Legal attempt to prevent former Carillion board members from assuming senior board positions | Carillion

The UK government launched a legal attempt to ban eight ex Carillion Board members hold senior board positions, nearly three years after the outsourcing business collapsed.

The Insolvency Service, which deals with corporate failures, has said it is seeking to remove managers “in the public interest”, in a move that could bar them from serving as directors of a UK company or in senior management for two to 15 years. Each.

The legal action, launched by the new Business Minister, Coasi-Quarter, Comes within days of three years The anniversary of the company’s collapseWhen it lost more than 3,000 jobs and 450 public sector projects including hospitals, schools and prisons were in crisis.

Names of eight individuals in court proceedings. Former President Philip Green – who was an advisor to David Cameron on corporate liability – is among the defendants, along with former chief executives Richard Howson – who left after six years in office in 2017, months before the company collapsed – and Keith Cochrane, director. The company since 2015 who took over the position in the final months before failing in January 2018.

Two former CFOs and three non-executive directors are also named.

This procedure is followed by a report on the conduct of each principal by the official recipient – the insolvency service portion charged with handling Carillion’s liquidation.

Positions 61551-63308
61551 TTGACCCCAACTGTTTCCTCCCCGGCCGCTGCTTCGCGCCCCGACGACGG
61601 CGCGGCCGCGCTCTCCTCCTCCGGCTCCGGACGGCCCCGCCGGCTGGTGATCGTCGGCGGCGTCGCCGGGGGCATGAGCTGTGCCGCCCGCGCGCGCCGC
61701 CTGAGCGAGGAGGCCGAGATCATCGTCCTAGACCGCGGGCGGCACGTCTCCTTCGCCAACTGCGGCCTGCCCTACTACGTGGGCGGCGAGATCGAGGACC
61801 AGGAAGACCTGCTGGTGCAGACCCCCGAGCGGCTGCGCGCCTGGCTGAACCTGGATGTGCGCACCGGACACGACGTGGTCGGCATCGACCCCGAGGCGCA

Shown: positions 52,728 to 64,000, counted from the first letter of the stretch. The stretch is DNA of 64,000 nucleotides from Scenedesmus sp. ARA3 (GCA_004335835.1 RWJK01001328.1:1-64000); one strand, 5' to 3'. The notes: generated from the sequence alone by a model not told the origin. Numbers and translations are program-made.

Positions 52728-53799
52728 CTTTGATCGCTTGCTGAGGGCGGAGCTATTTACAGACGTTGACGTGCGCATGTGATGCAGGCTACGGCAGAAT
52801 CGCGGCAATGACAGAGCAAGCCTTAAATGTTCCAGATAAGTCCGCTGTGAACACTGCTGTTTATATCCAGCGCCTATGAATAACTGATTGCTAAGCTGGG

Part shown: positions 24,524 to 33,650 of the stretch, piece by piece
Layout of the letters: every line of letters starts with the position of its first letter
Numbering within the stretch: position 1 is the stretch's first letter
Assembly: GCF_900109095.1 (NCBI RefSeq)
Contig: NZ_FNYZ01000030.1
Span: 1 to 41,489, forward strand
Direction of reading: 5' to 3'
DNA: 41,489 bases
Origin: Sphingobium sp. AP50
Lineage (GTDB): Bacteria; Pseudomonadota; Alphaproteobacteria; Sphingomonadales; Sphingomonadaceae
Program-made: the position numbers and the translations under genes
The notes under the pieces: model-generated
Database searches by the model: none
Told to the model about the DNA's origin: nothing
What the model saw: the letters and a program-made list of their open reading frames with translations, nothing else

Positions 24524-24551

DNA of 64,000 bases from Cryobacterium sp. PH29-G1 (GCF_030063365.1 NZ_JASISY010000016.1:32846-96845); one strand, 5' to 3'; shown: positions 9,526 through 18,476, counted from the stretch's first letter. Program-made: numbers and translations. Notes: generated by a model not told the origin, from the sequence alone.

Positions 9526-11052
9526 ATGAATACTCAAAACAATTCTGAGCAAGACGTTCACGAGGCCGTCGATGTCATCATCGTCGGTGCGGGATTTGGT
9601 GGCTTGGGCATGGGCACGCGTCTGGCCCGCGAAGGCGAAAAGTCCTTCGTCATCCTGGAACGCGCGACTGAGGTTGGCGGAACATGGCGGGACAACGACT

Kwarteng, who took over from Alok Sharma As Minister of Business this week, it is understandable that he decided it was right for the government to take action against individuals for their behavior. Boris Johnson Sharma has been relieved of the business secretary position so that he can work full-time on preparations For the Cop26 climate conference In Glasgow in November.

READ  FTSE 100 hits nine-month high amid hopes about vaccines, stimulus and OPEC - Business Life agreement | Business

Sign up for a Guardian work email

Carillion was one of the UK’s largest outsourcing contractors, working for the government spanning from building roads and railways to running school canteens. Its collapse in £ 7 billion in debt was the UK’s biggest corporate failure in a decade, and has drawn widespread criticism from current and former executives and auditors, as well as the government’s handling of public sector contracts with private firms.

A spokesperson for the Insolvency Service said, “We can confirm that on January 12, 2020, the Secretary of State issued measures to remove the director of the company in the public interest against eight former directors and managers of Carillion.

Leave a Reply

Your email address will not be published. Required fields are marked *